Director slams BBC for gag on wind farm film

A BAFTA-nominated documentary maker has accused the BBC of banning his latest film about life in a remote Highland glen because it shows a lack of impartiality about wind farms.

BBC bosses part-funded the short film Arcadia by controversial Scots film producer David Graham Scott.

But the BBC has refused to broadcast the finished film, warning Scott that the documentary does not meet its strict rules on objectivity.

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Shot in Caithness, Arcadia includes footage of protests against a new wind farm development in Thrumster, near Wick, including a sequence where local residents burn a large "wicker-man" style wind farm turbine to the ground.

Scott is angry that his film has been prevented from being broadcast while the BBC has allowed the BNP leader Nick Griffin a platform to express extremist views. Wind farm campaigners back Scott, claiming the decision shows that the BBC is "biased" against them.

Last week, in a post on his website, Scott told followers he had received an e-mail from the BBC telling him it would not broadcast the film due to "impartiality" guidelines. He wrote: "While Nick Griffin speaks freely on the BBC, Douglas Graham Scott is banned."

Scott said: "This was not meant to be a political film. It is more about the impact of modernity on an ancient landscape where people are having to cope with the modern world.

"I don't have a problem with the BBC's impartiality guidelines, but I think my film has been misinterpreted. I wouldn't want to alter the film to get it broadcast as that might ruin it."

This is the first time any of Scott's work has faced a BBC blackout.

In his most controversial work, Detox Or Die, Scott filmed himself injecting heroin into his neck. The film followed his painful journey trying to quit the drug and was broadcast by the BBC in 2004 as part of its One Life series. The film went on to gain international acclaim, winning a gold medal at the 2005 New York Film festival.

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In 2008, the BBC broadcast his film The New 10 Commandments, in which a Scottish republican protester launches a two-minute rant against the Royal family. No cuts were demanded to that film before it was broadcast.

Other controversial films by Scott broadcast by the BBC include The Dirty Digger, detailing life on a Glasgow-based crime magazine, and Wirecutters, following three homeless people as they try to scrape a living selling melted down scrap metal.

He was nominated for a Bafta for his 2001 film Little Criminals, following the lives of drug addicted teenagers in Glasgow.

A source close to his latest film said: "When you look at the controversial nature of his earlier films, David Graham Scott has made some very edgy stuff. It has all been broadcast on the BBC without complaint.

"Yet here we have a gentle and very beautiful film set in the Highlands, yet it is banned for expressing 'dangerous views' on wind farms."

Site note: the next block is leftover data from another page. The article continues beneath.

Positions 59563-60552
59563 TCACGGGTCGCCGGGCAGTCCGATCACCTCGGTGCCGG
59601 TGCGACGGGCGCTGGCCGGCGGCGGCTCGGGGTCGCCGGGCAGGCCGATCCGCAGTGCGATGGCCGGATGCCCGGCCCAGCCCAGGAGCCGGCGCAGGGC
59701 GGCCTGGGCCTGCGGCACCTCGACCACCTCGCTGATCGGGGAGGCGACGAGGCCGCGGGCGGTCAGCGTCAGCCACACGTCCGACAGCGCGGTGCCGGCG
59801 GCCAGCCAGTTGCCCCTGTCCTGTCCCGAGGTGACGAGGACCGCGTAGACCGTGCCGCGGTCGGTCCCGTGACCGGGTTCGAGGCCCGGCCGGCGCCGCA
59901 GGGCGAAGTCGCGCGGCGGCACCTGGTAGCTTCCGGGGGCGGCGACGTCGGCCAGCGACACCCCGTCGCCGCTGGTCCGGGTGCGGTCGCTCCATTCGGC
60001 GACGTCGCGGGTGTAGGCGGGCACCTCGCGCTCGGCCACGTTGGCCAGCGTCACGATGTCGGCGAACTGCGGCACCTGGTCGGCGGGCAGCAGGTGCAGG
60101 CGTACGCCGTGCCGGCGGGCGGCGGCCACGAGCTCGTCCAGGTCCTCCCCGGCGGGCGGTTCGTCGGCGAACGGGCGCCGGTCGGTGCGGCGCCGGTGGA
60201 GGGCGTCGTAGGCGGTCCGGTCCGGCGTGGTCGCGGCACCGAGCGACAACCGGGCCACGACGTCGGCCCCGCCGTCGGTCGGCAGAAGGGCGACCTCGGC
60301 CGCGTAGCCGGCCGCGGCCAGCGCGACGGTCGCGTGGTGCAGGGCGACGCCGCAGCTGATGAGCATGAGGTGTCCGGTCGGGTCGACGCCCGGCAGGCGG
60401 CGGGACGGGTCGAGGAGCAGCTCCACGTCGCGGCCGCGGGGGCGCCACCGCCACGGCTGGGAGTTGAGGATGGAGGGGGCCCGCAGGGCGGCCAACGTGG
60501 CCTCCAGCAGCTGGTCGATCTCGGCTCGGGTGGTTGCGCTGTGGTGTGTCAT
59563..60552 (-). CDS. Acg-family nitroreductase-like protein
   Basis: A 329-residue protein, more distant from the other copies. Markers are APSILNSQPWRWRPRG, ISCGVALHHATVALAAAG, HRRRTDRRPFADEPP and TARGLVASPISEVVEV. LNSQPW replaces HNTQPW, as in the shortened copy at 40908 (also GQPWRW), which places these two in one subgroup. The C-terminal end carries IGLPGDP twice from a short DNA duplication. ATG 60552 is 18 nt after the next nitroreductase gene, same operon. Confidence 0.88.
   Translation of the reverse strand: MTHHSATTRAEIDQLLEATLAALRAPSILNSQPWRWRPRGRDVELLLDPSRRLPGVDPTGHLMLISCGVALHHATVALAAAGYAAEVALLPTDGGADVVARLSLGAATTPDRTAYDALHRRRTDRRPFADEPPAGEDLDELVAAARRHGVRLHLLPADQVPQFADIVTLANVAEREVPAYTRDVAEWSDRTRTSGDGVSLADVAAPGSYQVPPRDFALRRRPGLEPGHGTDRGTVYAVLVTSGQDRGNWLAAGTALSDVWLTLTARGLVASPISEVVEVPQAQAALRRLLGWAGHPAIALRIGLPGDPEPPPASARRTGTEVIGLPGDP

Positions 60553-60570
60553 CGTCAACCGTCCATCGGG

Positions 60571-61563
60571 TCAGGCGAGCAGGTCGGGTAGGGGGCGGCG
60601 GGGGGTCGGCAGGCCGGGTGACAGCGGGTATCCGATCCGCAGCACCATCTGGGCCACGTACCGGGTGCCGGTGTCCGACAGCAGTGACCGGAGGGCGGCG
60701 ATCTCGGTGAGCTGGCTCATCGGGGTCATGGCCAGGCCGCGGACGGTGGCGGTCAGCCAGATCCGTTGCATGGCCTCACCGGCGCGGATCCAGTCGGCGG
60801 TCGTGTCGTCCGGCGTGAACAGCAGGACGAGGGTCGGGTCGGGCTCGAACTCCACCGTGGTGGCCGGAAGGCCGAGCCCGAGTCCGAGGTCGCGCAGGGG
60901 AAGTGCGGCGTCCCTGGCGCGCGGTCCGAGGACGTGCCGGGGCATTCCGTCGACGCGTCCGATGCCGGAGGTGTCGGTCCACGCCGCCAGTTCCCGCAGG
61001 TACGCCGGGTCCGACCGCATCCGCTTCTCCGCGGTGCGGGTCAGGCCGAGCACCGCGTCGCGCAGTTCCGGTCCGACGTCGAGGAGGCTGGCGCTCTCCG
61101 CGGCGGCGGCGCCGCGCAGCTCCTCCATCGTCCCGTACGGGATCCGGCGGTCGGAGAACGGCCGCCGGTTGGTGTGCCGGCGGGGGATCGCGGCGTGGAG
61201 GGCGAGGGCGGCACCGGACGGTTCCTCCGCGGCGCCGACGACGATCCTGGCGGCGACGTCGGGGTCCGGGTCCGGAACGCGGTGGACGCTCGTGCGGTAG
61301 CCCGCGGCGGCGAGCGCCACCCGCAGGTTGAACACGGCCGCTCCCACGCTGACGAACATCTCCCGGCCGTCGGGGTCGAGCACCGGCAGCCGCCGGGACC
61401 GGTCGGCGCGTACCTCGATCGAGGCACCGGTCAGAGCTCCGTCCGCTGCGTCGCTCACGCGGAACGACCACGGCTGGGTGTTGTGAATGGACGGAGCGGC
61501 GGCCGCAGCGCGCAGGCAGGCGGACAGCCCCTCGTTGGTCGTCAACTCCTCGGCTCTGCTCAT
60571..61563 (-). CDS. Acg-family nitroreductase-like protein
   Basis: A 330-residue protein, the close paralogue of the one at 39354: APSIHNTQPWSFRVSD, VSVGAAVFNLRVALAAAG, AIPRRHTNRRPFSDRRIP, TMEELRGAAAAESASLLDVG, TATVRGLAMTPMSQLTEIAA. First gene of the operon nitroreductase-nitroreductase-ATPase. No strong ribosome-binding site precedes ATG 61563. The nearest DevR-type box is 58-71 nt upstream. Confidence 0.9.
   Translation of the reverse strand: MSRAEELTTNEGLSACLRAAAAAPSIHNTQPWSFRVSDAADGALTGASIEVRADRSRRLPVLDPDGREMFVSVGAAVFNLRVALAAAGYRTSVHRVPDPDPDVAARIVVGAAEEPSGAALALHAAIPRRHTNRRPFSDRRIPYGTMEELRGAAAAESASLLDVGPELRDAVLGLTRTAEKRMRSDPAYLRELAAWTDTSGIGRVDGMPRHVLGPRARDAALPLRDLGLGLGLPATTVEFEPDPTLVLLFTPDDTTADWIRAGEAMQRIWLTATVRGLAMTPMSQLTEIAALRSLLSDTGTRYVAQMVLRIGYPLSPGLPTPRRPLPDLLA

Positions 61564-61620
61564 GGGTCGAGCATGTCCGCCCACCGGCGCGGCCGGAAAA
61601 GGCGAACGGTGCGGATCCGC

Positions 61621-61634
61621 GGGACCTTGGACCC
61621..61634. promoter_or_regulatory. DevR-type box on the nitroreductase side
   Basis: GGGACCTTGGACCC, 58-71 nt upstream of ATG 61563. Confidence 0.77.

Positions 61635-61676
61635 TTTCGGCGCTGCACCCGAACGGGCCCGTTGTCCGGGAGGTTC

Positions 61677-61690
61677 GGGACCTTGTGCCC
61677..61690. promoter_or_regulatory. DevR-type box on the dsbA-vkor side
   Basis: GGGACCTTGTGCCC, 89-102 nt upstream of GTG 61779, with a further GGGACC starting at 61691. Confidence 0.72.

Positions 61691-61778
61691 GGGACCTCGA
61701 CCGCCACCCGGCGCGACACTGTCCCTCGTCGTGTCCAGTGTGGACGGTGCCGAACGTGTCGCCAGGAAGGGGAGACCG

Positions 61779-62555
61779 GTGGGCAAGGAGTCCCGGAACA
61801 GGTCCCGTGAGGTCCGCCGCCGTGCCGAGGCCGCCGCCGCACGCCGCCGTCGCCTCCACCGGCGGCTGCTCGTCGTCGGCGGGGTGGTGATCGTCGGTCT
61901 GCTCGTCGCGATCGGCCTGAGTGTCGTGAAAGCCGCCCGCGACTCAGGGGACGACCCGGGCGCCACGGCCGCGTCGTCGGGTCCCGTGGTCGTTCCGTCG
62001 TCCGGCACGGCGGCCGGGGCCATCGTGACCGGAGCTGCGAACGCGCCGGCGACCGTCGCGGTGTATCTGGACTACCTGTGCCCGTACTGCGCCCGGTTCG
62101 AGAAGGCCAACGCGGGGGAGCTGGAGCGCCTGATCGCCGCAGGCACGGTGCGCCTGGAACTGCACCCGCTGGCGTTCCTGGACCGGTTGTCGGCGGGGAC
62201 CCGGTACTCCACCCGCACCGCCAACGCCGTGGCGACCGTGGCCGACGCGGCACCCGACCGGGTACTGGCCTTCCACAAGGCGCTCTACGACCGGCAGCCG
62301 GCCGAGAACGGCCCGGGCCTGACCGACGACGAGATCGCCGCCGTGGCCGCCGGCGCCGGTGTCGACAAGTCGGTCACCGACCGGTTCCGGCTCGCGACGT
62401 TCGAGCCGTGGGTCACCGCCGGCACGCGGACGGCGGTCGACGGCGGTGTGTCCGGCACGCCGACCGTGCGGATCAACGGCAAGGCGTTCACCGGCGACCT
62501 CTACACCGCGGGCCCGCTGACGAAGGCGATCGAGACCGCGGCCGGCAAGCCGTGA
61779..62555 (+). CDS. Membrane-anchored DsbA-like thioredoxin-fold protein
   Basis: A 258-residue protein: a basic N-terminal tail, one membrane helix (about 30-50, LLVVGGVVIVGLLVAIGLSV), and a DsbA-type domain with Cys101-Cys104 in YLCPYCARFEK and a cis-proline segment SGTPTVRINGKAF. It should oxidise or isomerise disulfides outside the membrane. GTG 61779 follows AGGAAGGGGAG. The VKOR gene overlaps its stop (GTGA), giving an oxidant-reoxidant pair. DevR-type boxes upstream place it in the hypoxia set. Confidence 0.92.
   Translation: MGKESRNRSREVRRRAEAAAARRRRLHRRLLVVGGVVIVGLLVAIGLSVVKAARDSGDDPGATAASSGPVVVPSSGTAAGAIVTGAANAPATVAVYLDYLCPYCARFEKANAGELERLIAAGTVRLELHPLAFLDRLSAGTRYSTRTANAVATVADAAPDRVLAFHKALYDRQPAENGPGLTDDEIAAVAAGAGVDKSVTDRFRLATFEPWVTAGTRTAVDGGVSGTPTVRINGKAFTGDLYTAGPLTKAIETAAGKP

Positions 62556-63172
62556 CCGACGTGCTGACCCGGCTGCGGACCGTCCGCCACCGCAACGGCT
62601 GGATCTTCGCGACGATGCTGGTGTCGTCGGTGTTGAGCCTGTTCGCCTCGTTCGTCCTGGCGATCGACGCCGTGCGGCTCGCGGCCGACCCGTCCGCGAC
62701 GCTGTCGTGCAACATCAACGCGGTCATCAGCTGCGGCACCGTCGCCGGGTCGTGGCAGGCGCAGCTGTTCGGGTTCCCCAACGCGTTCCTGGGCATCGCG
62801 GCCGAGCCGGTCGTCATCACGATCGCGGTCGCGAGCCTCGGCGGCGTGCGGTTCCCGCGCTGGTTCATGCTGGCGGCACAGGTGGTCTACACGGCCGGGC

Protesters fighting the impact of wind farms in Scotland insist the film should be aired to highlight one of the biggest issues in rural Scotland amid the plight of communities where the farms are planned.

Bob Graham, who has fought a long-running campaign against wind farms across Scotland because of their visual impact, said: "The BBC has a duty to show realistic depictions of what wind farms can do to fragile environments and communities. They say the film is biased. I would say the BBC is biased in favour of wind farms, and that is why it will not show this documentary."

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The BBC part-funded Arcadia as part of the Scottish Documentary Institute's Bridging The Gap series. It is believed to have cost 16,000 to make.

It is one of seven films shot through the Bridging The Gap programme, which seeks to promote work by young Scots directors.

Since 2008, BBC Scotland has provided funding, along with the National Lottery and Scottish Screen.

A BBC spokesman insisted the corporation was under no obligation to show Arcadia. He said: "Although the BBC is a co-investor in Bridging The Gap, we do not give an undertaking that all the films will be transmitted.

"We have provisionally selected some of the films for transmission, but the details of when they might be shown have yet to be finalised. The final decision is being taken on quality grounds.

"Four out of the seven films are currently under consideration as being worthy of transmission and Arcadia is not one of those."

The Scottish Documentary Institute, which also backed the film, confirmed that it wasn't being broadcast by the BBC.

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Institute director Noemie Mendelle said: "Scottish Documentary Institute is very grateful of the support and investment by BBC Scotland into our annual Bridging The Gap scheme, which is a training and production initiative encouraging a diversity of aesthetics and narratives in short documentaries. They have proven to be successful for festival and cinema distribution, but are not necessarily always in tune with the BBC's editorial line."